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Avalon Airshow

Flying in the jet stream of the RAAF’s first female pilots

AVALON AIRSHOW 2019 SPECIAL: At age 16 Deborah Hicks was the youngest female pilot in Australia to fly solo. By the time she finished high school she had decided on a career in medicine when in 1987 Ros Kelly, then Minister for Defence, Science and Personnel opened up the Royal Australian Air Force to aspiring women pilots. Robyn Williams was one of the RAAF’s first female engineers, and had for years optimistically positioned herself for the moment when women could take their place on the RAAF flight deck.

Hicks (now Jeppesen) and Williams (now Clay-Williams) became the first women to get their wings in the RAAF, graduating the gruelling 14-month pilots’ course on 30 June 1988.

As part of the GE Women’s Network and International Aviation Women’s Association efforts to encourage more women to enter careers in aviation, Jeppesen and Clay-Williams reflect on the thrills and challenges of their aviation breakthrough—and where it led them.

“I grew up with a passion for flying,” says Jeppesen. She and her brothers, David and Peter, learned to fly their parents’ ultralight aircraft from a young age. Although her brothers pursued careers as military pilots, flying Harrier jets and FA-18 Hornets, Deborah didn’t consider it—the RAAF doors were closed to women. Some years later, when the rules first changed to allow women to apply for pilot training, though still not to fly in combat, Peter rang Deborah: “If they’re going to take female pilots, it might as well be you.” She didn’t waste any time and applied.

At that time, Clay-Williams had already attained an electronic engineering degree, and subsequently managed a section of 70 personnel performing avionics maintenance on the C-130 Hercules and B-707 aircraft, before becoming a Divisional Officer in the Defence Force Academy.

The right stuff: “It’s important to do stuff because you love doing it, not because you want to be the first.” Robyn Clay-Williams.

Clay-Williams had fixed on becoming a pilot when she first flew as a 10-year-old passenger on a school excursion to Canberra. She wrote to Reginald Ansett and told him of her dreams. When, on leaving school, she was refused an RAAF pilot traineeship because she was female, she had vigorously pursued electronic engineering with the Air Force in anticipation of the rules changing, so that some day she would sit at an RAAF aircraft control panel.

Four women and 30 men made the intake of  No.144 Pilots Course — Jeppeson and Clay-Williams among them.

On entry to the RAAF pilots’ course, the women immediately experienced the thrill of flying the RAAF trainers. Clay-Williams had previously managed to pay the exorbitant cost of a dozen private flying lessons in light aircraft, but she says the experience was nothing compared to flying military planes. “They fly so much better, they handle really nicely. And on your very first flight in the course you do aerobatics—it may be the instructor who’s flying, but it’s really awesome!”

Surprising hurdles for these early female trainees included that uniforms, flying gloves and change-room facilities hadn’t yet been sized or conceived of for women pilots; and that the publicity and attention they received for being “first” sometimes antagonised their male colleagues.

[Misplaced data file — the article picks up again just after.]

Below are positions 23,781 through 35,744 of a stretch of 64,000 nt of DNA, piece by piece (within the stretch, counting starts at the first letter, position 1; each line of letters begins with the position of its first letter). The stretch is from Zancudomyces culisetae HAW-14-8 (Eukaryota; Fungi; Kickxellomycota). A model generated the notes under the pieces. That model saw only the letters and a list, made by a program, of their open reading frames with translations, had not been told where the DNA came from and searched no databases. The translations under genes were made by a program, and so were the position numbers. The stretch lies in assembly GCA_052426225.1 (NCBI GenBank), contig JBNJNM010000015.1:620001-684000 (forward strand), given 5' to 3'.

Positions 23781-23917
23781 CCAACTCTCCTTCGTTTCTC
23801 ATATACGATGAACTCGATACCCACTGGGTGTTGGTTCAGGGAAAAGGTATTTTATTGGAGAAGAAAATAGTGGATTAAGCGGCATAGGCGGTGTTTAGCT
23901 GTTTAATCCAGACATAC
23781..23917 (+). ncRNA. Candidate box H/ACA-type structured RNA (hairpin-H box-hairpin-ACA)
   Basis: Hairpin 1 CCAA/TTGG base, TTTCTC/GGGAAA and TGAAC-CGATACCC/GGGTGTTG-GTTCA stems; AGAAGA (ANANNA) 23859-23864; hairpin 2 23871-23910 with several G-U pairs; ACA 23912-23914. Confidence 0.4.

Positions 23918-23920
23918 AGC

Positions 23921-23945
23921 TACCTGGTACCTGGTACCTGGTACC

Overriding every other consideration was the competitiveness of the course; the class heard again and again from instructors that 50% of their cohort would fail. Pressure was intense, with a heavy learning load and constant testing of pilot knowledge and skills. Making a mistake in safety-related procedures meant instant failure of the entire course.

The right stuff: “You need passion and you need drive, and a strong desire to succeed.” Deborah Jeppesen

“You do not want to fail!” recalls Clay-Williams. “It’s your dream. This isn’t a gender thing—it’s everybody. You put so much pressure on yourself,” she says of the typical trainee attitude. “If you failed a ride you were allowed one retest,” but she says that people often made mistakes on the retest because they were so anxious. “That was one of the hardest parts—you were only ever two rides away from being scrubbed.”

Says Jeppesen, “The training continuum on the pilot’s course is a lot more positive now,” for many reasons, including evolving attitudes to effective training, and because pilot training is expensive and the academy takes more time to help promising students succeed.

Jeppesen and Williams were the only two women of No. 144 Pilots Course to graduate. Robyn Williams achieved dux of the entire course, and had she been male she would have been given the opportunity to train for flying fighter jets. “I thought they couldn’t stop me—if I duxed it, I’d get my choice.” Jeppesen, meanwhile, was set on flying RAAF helicopters—also combat aircraft.

Instead, the women were offered one of two non-combat postings: with No. 34 Squadron in Canberra, which flew VIPs around the country and overseas in the Falcon 20 (Mystere) aircraft and later the Falcon 900; or flying HS-748 aircraft in the School of Air Navigation in East Sale, Victoria.

Even that wasn’t really a choice. Navigation training was a more senior posting, so Flight Lieutenant Williams went to country Victoria. Officer Cadet Hicks went to Canberra to fly for Prime Ministers Bob Hawke and then Paul Keating; Governor General Bill Hayden, and foreign ministers and other VIPs. She later flew Hercules aircraft in No. 36 Squadron, transporting military personnel and equipment within Australia and to Papua New Guinea and Southeast Asia.

“We were really looking forward to going to our squadrons,” says Jeppesen, “And we both had very positive experiences. We were well accepted by other pilots and aircrew.”


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